Frances Perkins Facts

Frances Perkins Facts
Frances Perkins was the first woman to hold a position in the United States Cabinet and the longest serving Secretary of Labor (1933-1945). Her efforts at the Labor Department during Franklin Delano Roosevelt's presidency helped institute many of the social safety nets most Americans now take for granted, including social security and unemployment benefits. Frances was born Fannie Coralie Perkins to Frederick and Susan Perkins on April 10, 1880 in Boston, Massachusetts. Her father was a successful small business owner who supported his daughter's educational endeavors as she studied classics in high school and graduated from Mount Holyoke College with a bachelor's degree in 1902. Perkins married Paul Caldwell Wilson in 1913, but ever the independent woman, she never took his surname. The couple would have one child.
Interesting Frances Perkins Facts:
Although Frances' parents were Republicans, she would become a lifelong Democrat.
Frances' father spent much of his spare time tutoring her in classical Greek.
She changed her name to Frances in 1905 after joining the Episcopal Church.
After graduated from college, Frances moved to Chicago where she taught and volunteered to help the homeless and unemployed.
The book, How the Other Half Lives, by Jacob Riis greatly influenced Perkins' world view.
Perkins earned a master's degree from Columbia in political science in 1910
After the New York City Triangle Shirtwaist Fire of 1911, Frances dedicated her life's work to improving the conditions of workers in the United States.
Frances studied economics and sociology at the prestigious Wharton School in Philadelphia, Pennsylvania, but never received a degree.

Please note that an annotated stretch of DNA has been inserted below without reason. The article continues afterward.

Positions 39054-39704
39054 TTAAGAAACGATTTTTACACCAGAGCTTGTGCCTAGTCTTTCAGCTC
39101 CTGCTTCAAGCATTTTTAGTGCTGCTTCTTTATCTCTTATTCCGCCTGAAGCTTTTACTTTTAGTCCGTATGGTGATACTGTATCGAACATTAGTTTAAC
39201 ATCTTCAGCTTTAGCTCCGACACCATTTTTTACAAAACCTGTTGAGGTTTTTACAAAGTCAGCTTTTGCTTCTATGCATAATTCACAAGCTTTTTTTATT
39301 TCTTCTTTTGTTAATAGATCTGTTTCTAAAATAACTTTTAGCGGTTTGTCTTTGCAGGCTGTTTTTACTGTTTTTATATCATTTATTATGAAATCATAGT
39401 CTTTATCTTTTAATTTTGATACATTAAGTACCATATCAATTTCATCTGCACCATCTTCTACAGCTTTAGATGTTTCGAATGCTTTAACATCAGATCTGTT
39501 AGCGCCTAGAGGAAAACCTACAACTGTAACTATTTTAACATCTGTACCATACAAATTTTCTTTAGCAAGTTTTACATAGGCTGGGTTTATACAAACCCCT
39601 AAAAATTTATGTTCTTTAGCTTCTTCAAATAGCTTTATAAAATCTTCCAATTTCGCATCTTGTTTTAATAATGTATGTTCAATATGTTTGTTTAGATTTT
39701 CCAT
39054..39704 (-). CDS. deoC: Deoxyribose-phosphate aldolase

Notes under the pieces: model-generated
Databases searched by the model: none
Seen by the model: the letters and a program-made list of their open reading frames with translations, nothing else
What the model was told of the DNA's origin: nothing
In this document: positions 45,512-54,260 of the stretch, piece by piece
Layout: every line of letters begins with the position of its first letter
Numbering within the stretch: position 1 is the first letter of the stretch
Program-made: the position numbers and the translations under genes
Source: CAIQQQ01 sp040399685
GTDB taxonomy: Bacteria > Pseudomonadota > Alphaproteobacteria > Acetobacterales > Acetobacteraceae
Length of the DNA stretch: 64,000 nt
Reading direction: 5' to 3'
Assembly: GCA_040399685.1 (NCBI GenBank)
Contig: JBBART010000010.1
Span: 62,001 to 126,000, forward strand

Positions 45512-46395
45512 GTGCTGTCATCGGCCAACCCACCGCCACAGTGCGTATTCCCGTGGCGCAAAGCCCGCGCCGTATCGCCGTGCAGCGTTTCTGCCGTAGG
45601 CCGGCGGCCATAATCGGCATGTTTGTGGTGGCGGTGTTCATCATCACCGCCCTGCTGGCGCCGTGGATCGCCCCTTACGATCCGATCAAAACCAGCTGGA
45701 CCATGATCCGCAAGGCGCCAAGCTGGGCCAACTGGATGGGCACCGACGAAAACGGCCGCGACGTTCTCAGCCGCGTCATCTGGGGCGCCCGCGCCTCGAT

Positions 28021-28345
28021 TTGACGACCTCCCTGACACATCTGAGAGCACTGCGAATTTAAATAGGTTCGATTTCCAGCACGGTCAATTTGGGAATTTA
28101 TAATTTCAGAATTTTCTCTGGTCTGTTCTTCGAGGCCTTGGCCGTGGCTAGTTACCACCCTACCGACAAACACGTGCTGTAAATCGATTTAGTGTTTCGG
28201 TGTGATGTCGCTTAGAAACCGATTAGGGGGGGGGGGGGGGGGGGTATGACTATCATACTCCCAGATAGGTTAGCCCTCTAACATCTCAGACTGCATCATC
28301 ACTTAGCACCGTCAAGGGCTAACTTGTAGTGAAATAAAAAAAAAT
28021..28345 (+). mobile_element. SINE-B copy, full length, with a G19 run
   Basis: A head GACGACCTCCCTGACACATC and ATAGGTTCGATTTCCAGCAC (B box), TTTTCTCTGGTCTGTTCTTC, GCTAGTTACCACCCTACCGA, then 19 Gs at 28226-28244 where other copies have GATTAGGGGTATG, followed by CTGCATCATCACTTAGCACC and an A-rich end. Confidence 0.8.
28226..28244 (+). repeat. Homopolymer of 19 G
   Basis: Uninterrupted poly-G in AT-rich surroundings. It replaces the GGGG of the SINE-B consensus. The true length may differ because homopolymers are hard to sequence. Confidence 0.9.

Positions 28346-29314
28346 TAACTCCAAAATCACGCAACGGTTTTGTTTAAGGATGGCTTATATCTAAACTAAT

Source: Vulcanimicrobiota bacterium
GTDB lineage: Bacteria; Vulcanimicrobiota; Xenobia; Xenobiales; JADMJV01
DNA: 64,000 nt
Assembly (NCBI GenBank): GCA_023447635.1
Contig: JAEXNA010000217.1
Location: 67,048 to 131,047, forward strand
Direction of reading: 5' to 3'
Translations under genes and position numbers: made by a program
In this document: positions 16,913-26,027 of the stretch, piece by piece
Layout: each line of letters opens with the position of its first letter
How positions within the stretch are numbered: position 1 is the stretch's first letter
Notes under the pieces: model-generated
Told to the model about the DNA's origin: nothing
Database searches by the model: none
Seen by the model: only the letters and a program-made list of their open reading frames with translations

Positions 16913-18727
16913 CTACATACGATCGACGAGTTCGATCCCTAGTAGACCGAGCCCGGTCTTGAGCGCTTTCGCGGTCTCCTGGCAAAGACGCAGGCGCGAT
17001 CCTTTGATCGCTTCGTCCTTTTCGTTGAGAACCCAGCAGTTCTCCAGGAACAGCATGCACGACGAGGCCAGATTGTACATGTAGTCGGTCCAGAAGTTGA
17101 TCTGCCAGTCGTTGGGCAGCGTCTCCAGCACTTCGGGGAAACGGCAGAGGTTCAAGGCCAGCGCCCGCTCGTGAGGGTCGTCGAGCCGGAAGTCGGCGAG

While studying at the Wharton School, opportunities in government presented themselves to Perkins.
The New York City mayor appointed Perkins as the secretary of the New York Citizens Committee on Public Safety in 1918: it was her first public post.
Her professional relationship with Franklin Roosevelt began when he was the governor of New York and appointed her as the Commissioner of the New York State Department of Labor in 1929.
When Roosevelt won the presidential election in 1930, he appointed Perkins to be his Secretary of Labor.
Among the New Deal laws that Perkins promoted in her capacity as Secretary of Labor were the creation of social security, minimum wage laws, and the creation of the Civilian Conservation Corps.
Perkins was also instrumental in creating the She-She-She Camps for unemployed women during the Great Depression.
Frances Perkins' image was featured on the cover of a 1933 Time magazine issue and a feature length article was dedicated to her life and career.
After her husband Paul died in 1952, Perkins resigned from public service and went back to teaching.
Frances taught at Cornell University until her death.
Although a life-long champion of the working-class and poor, Perkins was raised in a comfortable upper middle-class Boston family.
Perkins died on May 14, 1965 of a stroke in New York City at the age of eighty-five.
The United States Department of Labor building in Washington, D.C. was renamed the Frances Perkins Building in her honor in 1980.


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